Sometimes no news is good news—but not for Egypt’s political crisis. Remember that one? Millions protested against elected President Mohammad Morsi, but then the army removed him in what looked like a coup. As a result, Morsi’s supporters have protested his removal, leading to violent clashes. And so far there’s no news on how the situation will resolve.
This matters to you because Egypt is a very important country in the oil trade, and gas prices have risen this summer in part due to the crisis in Egypt. And so it’s not surprising that the US and Europe are still concerned about the situation—especially after a warning from the army-led government telling the protesters to end their demonstration now.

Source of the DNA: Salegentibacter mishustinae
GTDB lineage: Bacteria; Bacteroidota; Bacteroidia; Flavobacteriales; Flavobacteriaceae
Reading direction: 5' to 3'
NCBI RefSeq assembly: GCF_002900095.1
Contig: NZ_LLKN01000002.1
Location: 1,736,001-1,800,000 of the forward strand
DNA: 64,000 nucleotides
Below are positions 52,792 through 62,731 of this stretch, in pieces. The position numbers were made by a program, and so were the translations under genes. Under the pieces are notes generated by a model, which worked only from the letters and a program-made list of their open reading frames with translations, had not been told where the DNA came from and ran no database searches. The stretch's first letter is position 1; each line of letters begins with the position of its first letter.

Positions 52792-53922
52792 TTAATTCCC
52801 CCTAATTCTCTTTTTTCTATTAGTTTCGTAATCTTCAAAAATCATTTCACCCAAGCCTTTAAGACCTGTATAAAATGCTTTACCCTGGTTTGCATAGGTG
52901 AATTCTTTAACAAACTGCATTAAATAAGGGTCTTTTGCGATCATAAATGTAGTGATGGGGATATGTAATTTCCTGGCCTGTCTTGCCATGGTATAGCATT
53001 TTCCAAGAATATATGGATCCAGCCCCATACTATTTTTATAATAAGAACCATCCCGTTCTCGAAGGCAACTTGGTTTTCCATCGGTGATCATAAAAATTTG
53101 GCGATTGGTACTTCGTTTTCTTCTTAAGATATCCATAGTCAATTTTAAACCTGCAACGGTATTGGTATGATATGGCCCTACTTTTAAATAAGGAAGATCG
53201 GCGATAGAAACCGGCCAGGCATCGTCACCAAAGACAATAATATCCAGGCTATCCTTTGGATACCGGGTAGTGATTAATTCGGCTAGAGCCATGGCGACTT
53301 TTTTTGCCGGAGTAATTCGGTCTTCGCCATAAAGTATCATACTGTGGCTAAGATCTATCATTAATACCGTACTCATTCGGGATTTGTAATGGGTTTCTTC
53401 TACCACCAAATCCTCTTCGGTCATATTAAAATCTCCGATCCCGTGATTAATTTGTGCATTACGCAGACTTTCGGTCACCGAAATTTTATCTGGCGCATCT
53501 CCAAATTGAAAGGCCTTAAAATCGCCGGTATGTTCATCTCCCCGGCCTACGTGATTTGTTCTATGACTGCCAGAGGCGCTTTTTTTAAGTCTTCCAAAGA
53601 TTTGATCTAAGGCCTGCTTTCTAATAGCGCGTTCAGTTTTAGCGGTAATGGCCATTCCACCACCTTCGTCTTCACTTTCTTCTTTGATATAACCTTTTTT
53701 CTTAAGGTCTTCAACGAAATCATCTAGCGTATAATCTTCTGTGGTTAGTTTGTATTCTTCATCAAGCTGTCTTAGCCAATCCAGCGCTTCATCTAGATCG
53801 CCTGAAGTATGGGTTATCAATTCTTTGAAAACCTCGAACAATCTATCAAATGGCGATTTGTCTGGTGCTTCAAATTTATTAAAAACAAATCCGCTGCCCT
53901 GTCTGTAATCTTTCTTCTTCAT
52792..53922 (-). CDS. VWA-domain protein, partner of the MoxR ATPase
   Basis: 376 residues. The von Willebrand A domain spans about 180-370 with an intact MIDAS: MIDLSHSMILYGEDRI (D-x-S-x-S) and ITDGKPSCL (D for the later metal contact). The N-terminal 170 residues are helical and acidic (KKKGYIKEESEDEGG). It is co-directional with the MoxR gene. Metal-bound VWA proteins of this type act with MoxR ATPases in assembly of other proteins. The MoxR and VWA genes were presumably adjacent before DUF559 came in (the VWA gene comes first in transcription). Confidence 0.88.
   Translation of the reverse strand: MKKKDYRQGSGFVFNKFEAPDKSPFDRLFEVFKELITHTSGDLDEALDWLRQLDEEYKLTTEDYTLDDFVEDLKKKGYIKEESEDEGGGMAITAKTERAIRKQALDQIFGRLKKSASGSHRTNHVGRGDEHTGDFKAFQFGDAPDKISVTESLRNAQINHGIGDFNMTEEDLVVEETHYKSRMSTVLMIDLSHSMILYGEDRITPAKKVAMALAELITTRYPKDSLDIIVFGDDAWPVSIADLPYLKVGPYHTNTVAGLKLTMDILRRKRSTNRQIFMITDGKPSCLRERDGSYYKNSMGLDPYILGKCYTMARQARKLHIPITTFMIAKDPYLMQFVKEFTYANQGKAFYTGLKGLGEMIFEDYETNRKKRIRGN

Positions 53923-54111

Ahram Online reported that a British spokesperson said the UK is “deeply concerned” about the “risk of violence” at the end of the Muslim month of Ramadan. The UK also condemned the government’s use of force against protesters on July 27, in which at least 80 demonstrators were killed.
But despite the violence and the government’s orders to the protesters to leave, Al Jazeera reported that “huge numbers” of them were still there and weren’t planning to leave until Morsi was put back into power.
Al Jazeera also reported that the US and European Union released a joint statement about the Egyptian political crisis urging the sides to reach a peaceful agreement and end a “dangerous stalemate.”
Keep watching to see what happens next—a deal between the sides could stabilize everything. But this critical Middle East country still remains frighteningly close to the slippery slope leading to civil war.
(By Joshua Spurlock, www.themideastudpate.com, August 8, 2013)